The essential aim of LiveCity Project effort is to empower the citizens of a city to interact with each other in a more productive, efficient and socially useful way, by using high quality video-to-video over the Internet. Video-to-video can be used for an immense diversity of potential applications such as for saving patients lives, for improving city administration, for reducing fuel costs, for reducing carbon footprint, for enhancing education and for improving city experiences for tourists and cultural consumers - just to mention a few. We can imagine a world where live HD interactive video-to-video is as easily available on any display device on any city street as the air we breathe; a world where a video call with HD quality is as globally reachable to any city as a plain old telephony call; a world where, remotely, communications can be realized between users in any city, live and in high definition, instantaneously; a world where any video screen coupled with a video camera in any city can connect a high definition full screen video call at an attractive cost with seamless, utterly simple usability. This is the world of LiveCity!
To this target, the total project effort intends to build a wireline and 4G wireless network of cities and includes a right of way without interference from unwanted traffic so that each user in any of the involved cities can experience live interactive HD video-to-video. Therefore, LiveCity becomes a technology integration trial which aims to offer advanced services to over 3,000 users initially in four European cities. This unifying approach underpins an exploitable platform which can later be rolled out to other cities and communities as well, on a mass market basis. In particular, the project proposes to pilot a number of video-to-video services for a diverse range of applications in the areas of Emergency Services, eHealth and City Experiences. The complete effort will pilot these live high-quality video-to-video applications, in order to evaluate social utility and demonstrate value to be offered to the city citizens as well as to all other involved actors (technology providers, academic partners, public services providers, public internet service provider and network operators). In particular, the intended priority is to be given around the structuring of several essential well defined scenarios and/or use-cases, as below:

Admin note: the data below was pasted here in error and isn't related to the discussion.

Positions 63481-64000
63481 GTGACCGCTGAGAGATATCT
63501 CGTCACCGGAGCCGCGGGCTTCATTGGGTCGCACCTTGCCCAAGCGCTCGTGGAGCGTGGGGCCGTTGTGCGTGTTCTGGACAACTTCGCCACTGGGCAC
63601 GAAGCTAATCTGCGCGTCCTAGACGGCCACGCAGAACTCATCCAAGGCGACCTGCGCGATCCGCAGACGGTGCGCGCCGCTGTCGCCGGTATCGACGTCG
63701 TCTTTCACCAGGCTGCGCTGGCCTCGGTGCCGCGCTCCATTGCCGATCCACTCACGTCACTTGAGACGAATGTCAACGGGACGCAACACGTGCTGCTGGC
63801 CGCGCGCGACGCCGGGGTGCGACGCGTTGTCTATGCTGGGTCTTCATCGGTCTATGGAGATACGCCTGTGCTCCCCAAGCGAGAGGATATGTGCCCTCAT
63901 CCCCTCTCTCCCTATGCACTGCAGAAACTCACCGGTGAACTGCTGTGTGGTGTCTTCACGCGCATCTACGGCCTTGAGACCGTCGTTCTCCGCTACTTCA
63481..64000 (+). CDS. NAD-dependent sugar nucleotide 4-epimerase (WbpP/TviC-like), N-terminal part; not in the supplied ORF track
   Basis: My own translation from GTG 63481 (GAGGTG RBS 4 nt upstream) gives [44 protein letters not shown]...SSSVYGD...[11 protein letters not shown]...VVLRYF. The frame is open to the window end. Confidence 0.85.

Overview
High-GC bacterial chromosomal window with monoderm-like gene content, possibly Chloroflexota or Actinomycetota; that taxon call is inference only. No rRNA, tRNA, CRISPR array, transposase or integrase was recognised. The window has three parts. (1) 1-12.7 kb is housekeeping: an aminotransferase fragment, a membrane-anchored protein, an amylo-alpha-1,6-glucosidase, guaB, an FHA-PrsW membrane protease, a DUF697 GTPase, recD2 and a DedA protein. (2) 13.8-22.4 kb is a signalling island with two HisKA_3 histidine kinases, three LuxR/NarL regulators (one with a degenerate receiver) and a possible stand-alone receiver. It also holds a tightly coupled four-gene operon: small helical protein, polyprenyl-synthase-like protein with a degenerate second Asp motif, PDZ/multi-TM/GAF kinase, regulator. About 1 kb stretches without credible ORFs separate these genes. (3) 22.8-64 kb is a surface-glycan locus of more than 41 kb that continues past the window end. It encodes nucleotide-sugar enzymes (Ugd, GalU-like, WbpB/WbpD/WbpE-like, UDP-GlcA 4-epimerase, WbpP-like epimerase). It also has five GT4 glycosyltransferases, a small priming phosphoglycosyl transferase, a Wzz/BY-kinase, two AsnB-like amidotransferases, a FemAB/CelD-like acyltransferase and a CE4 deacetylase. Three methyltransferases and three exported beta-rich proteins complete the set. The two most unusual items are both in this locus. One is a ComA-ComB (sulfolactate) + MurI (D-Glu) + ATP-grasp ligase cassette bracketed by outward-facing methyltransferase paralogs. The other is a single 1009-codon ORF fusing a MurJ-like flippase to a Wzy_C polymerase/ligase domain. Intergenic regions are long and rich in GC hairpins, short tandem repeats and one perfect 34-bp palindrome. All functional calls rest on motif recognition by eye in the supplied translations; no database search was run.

- City Emergency: A city hospital emergency department team who has reduced effectiveness because they cannot see and optimally treat the patient remotely during the "golden hour" before the patient gets to hospital in the ambulance. The corresponding pilot activity will use live high-quality video-to-video between ambulance and hospital and study how to enhance patient outcomes.
- City eHealth: A patient who needs monitoring and/or treatment for pre- and post-surgical control, relevant to medical cases. The corresponding pilot will use video-to-video between patients and medical centre(s) in order to remotely support the safe tele-monitoring activities.
- Municipal Services. Using video-to-video for public administration and public information services will reduce fuel costs and green house emissions by reducing travel. In addition, video-to-video will enhance efficiency and utility of the offered services.